Tags

Type your tag names separated by a space and hit enter

[Automobile driving studies to determine alcohol-induced driving insecurity after dark].
Blutalkohol. 1991 Sep; 28(5):287-301.B

Abstract

To further elucidate the question whether the criteria for assessing alcohol-induced unfitness to drive should be stricter for night-time than for day-time driving (cf. Schewe et al., 1977) 64 test persons performed automobile driving tests in daylight and in darkness while being sober and while under the influence of alcohol. The first set of tests was done in daylight. A test course of approx. 600 m involving six everyday driving maneuvers had to be covered, first in the sober state and then at blood alcohol concentrations (BAC) of 1.1 g % and 1.4 g %. The driving tests in the dark were performed on the same test course, first in the sober state and then at a BAC of 1.1 g%. In both test series the errors were counted and the driving times measured. Statistical evaluation of the test results was done parametrically (t-test for dependent random samples) and distribution-free (Wilcoxon's test for paired comparison). In the sober state 2.1 errors were made on average during the day and 3.2 errors, i.e. one error more, at night. At 1.1 g %, 4.3 errors occurred during the day but 8.0 errors at night (i.e. 3.7 errors more than during the day). The differences were statistically significant. With 8 errors during night-time driving at 1.1 g % the number of errors was still higher than the average number of 6.8 errors made during day-time driving at 1.4 g %. The average driving times required in the sober state were 241 s during the day and 256 s at night. At 1.1 g %, 243 s were needed during the day and 272 s at night, i.e. on average 17 s more than for day-time driving at 1.4 g % for which 255 s were needed. For an orienting comparison of driving performance it can be assumed that "performance" in the sense meant here is reciprocally proportional to the number of errors and reciprocally proportional to the time required, i.e. on the whole reciprocally proportional to the product from number of errors and time. The deterioration of performance can be illustrated best by assuming performance in the sober state during the day to be 100% and relating the other "performances" thereto.(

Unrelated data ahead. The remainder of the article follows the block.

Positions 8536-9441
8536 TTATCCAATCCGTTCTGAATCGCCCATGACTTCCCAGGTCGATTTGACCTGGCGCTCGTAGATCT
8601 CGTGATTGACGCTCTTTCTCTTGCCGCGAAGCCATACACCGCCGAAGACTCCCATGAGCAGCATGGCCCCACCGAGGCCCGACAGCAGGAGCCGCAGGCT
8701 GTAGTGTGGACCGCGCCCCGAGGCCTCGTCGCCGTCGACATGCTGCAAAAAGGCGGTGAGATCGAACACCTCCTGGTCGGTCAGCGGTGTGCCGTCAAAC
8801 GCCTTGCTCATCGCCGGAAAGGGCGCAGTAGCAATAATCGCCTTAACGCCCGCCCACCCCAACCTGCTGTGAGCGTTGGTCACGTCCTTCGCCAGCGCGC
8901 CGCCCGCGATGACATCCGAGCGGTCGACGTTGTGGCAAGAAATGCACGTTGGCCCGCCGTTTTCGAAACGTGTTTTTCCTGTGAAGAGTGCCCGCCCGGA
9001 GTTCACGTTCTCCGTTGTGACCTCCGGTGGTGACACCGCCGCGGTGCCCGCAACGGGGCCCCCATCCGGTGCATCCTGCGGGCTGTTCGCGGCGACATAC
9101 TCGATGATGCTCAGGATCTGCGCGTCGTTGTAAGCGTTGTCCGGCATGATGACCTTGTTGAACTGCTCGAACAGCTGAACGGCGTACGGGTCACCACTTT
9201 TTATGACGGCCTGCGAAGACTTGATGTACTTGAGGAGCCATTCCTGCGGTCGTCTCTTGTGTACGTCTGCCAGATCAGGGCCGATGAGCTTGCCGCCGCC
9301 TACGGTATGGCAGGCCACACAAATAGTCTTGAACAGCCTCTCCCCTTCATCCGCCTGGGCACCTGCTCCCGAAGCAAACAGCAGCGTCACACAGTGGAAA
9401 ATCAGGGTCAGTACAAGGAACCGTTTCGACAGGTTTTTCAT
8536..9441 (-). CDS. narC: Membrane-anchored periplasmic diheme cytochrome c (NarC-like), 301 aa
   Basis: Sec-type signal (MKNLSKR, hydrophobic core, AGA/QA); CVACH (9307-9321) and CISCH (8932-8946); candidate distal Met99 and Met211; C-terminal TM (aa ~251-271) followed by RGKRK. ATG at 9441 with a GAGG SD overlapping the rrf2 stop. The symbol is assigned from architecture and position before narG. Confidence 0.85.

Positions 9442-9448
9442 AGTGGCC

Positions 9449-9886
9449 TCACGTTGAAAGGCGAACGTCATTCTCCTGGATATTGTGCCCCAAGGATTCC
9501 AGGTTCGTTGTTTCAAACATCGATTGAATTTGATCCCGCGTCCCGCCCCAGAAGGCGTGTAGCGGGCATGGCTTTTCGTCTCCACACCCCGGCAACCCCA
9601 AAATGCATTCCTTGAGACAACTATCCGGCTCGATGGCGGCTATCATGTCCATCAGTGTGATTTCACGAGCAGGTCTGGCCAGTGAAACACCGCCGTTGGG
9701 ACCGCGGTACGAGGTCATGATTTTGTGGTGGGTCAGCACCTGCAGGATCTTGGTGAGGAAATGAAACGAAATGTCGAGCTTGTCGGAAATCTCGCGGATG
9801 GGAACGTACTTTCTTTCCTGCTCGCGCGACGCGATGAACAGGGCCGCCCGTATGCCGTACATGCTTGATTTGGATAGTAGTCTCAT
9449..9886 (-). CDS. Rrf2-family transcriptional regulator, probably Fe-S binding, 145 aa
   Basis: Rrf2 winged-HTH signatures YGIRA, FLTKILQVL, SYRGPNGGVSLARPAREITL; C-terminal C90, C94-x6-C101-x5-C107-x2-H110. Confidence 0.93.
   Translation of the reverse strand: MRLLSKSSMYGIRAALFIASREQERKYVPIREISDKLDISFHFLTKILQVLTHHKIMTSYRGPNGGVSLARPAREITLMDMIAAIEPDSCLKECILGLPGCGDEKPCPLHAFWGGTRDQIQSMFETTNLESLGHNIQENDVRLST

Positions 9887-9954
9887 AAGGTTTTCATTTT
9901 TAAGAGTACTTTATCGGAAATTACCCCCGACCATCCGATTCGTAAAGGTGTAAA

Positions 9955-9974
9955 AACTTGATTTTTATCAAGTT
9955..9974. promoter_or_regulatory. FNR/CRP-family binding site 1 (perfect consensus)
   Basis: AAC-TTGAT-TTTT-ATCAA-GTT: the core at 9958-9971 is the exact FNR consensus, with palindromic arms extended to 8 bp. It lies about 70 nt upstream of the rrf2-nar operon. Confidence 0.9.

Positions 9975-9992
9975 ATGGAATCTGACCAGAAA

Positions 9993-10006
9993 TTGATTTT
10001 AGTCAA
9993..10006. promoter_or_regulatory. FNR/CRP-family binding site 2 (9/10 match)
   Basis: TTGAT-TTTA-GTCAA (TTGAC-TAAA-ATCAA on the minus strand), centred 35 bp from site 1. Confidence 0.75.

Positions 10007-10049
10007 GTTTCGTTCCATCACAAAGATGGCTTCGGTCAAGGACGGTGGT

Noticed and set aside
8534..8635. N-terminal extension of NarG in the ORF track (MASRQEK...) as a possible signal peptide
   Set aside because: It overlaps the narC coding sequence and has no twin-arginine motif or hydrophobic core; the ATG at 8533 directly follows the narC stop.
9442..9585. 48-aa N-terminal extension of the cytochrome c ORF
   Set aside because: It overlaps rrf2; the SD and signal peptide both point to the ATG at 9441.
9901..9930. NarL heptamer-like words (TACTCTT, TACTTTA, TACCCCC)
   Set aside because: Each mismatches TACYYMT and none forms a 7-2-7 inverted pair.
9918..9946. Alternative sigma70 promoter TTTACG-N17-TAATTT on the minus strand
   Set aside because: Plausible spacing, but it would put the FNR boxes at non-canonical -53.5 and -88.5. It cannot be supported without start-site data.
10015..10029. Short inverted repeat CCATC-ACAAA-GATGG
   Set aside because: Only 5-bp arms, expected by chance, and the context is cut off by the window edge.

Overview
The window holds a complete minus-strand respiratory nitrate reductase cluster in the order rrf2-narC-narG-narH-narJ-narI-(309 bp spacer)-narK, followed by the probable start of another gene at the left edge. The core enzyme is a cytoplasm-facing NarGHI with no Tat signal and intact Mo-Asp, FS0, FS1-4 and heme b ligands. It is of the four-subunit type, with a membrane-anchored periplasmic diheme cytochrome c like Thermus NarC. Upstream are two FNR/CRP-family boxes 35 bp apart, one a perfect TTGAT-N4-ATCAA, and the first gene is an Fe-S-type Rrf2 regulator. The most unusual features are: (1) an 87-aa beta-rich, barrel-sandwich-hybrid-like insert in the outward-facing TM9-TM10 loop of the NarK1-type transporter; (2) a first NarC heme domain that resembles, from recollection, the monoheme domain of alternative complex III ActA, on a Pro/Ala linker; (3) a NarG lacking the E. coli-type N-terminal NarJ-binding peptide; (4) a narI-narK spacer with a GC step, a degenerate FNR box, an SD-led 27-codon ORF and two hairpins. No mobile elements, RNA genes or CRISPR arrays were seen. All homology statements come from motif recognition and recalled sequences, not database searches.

ABSTRACT

TRUNCATED AT 250 WORDS)

Authors+Show Affiliations

Institut für Rechtsmedizin, Justus-Liebig-Universität Giessen.No affiliation info availableNo affiliation info availableNo affiliation info availableNo affiliation info available

Pub Type(s)

English Abstract
Journal Article
Research Support, Non-U.S. Gov't

Language

ger

PubMed ID

1953993

Citation

Schuster, R, et al. "[Automobile Driving Studies to Determine Alcohol-induced Driving Insecurity After Dark]." Blutalkohol, vol. 28, no. 5, 1991, pp. 287-301.
Schuster R, Schewe G, Ludwig O, et al. [Automobile driving studies to determine alcohol-induced driving insecurity after dark]. Blutalkohol. 1991;28(5):287-301.